Maybe I can see giving up on the idea of getting published, one too many rejection letters or something like that. But the actual writing, it could get relegated to a hobby, but it wouldn't be gone entirely. To write for yourself, or even for friends and family, that couldn't go away. Plus, what about self-publishing? Just for fun, not expecting any return, just to have your stories out there. Amazon, Smashwords, there are so many options. As much as I (and many writers) long to be with a traditional publisher, there are other options.
If it's not about publishing, what could it be about?
Did they run out of ideas? Were they discouraged? Did someone tell them they were bad at it? If I had more than one person tell me I was bad at it, well, first I would work to improve. Join a group, take a course, something to figure out where I going wrong. Maybe they didn't have that option. Maybe they did. Maybe a lot of people discouraged them and they gave up. The idea of that, makes me sad.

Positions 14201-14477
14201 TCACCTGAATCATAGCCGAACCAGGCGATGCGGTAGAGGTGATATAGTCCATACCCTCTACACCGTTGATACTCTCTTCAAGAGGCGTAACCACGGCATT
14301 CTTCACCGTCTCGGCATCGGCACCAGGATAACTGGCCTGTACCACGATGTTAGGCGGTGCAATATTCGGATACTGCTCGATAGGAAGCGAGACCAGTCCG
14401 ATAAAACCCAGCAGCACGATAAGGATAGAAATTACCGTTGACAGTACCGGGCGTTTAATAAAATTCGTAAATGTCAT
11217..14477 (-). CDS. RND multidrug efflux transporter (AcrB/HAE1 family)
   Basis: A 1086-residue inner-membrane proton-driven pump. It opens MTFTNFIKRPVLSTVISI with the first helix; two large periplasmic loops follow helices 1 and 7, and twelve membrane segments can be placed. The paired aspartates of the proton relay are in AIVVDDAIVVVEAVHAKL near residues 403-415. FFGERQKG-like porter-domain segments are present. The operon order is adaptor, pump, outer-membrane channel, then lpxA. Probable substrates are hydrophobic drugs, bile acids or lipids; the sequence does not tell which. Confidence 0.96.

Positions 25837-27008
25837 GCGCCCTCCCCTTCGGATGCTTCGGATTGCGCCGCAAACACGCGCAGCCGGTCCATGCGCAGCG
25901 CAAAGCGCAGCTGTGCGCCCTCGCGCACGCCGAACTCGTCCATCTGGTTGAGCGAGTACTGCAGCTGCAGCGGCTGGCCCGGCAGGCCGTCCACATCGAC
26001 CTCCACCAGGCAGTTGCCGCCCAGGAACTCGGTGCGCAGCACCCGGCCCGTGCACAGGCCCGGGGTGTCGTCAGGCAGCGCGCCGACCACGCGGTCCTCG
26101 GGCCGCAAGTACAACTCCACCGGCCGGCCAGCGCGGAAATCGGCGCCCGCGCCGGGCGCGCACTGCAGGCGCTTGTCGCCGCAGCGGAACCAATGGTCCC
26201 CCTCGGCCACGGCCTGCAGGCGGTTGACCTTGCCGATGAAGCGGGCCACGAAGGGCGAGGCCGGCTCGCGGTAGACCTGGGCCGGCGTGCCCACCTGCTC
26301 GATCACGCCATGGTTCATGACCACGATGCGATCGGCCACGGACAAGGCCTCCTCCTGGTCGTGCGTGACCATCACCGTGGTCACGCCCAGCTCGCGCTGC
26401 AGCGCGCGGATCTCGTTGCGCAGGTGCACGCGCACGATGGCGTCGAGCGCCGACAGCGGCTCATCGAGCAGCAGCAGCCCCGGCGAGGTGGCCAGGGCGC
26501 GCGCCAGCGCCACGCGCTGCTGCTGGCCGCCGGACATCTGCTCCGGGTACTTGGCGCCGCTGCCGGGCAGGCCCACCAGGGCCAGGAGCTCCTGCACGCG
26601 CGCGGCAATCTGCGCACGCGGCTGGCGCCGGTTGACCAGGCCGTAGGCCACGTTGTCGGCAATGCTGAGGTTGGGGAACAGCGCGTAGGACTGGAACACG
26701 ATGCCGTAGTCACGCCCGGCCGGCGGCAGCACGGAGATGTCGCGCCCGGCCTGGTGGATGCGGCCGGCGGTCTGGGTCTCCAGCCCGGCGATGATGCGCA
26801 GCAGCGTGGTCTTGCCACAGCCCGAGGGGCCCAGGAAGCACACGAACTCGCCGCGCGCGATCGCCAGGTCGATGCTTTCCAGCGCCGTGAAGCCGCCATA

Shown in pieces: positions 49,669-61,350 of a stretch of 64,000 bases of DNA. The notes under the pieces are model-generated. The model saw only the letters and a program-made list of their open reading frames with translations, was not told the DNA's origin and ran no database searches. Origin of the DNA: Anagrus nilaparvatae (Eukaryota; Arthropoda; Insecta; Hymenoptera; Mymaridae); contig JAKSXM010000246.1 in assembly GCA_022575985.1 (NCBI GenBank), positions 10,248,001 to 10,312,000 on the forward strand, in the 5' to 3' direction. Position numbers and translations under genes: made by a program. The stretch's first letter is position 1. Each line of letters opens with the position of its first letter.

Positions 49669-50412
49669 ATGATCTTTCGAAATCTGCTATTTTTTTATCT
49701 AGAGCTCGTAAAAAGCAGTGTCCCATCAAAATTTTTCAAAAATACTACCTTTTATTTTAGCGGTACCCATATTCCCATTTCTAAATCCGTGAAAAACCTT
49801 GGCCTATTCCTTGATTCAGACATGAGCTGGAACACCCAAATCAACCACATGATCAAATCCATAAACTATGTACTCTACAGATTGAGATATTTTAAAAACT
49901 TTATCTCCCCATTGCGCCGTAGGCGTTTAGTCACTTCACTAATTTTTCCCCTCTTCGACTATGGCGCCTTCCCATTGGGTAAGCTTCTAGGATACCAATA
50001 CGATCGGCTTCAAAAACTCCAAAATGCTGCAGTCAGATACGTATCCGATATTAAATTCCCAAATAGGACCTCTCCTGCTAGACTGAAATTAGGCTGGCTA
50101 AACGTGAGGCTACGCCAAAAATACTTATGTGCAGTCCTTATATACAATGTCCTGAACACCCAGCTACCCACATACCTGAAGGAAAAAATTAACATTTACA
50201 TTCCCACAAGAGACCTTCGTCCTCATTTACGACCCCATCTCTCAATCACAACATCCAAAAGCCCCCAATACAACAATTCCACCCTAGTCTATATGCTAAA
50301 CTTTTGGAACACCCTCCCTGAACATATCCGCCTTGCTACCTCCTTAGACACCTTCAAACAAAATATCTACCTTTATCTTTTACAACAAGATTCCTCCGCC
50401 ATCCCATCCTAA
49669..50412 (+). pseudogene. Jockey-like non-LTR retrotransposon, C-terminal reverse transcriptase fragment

Maybe it is about being published and I'm thinking too deeply about this. Maybe not.
I just know that I can't think of a reason, at least not right now, as to why I would ever give up.
Friday, April 1, 2016
I have posts about writing links all through the blog. I tried to make a regular thing, but sometimes, I just don't find anything that I want to link to and sometimes, I was too busy that week to look at the sites I follow. So, like some of the other stuff I post, I'll just start numbering them. I will try to stick to Fridays for these posts though. I do like some structure.